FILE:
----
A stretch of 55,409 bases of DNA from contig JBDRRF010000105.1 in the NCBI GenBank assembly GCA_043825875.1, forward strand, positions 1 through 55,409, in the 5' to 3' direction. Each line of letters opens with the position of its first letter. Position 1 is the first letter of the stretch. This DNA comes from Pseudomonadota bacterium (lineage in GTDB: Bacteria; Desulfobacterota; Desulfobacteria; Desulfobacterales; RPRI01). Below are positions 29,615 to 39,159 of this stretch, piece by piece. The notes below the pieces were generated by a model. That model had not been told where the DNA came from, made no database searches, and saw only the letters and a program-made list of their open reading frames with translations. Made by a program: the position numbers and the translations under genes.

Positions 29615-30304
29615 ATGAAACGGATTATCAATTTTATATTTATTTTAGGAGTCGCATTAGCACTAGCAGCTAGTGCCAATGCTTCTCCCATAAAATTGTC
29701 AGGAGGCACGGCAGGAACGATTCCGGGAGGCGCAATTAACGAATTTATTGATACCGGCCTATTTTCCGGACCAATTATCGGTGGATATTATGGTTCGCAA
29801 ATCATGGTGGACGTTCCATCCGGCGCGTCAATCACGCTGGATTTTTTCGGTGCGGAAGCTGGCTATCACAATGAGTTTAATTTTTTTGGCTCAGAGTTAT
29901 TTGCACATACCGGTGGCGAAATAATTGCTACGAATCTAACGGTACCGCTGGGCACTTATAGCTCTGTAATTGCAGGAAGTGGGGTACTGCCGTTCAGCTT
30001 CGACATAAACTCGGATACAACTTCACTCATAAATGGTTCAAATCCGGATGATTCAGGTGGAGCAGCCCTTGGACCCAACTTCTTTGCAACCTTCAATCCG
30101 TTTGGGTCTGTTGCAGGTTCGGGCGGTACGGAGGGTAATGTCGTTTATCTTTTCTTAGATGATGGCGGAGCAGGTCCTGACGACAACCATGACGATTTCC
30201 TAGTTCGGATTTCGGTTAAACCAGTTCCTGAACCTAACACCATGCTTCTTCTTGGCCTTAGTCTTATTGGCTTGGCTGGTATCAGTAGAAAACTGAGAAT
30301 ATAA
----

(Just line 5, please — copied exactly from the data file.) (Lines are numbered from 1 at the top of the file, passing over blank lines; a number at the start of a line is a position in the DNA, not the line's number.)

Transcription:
29801 ATCATGGTGGACGTTCCATCCGGCGCGTCAATCACGCTGGATTTTTTCGGTGCGGAAGCTGGCTATCACAATGAGTTTAATTTTTTTGGCTCAGAGTTAT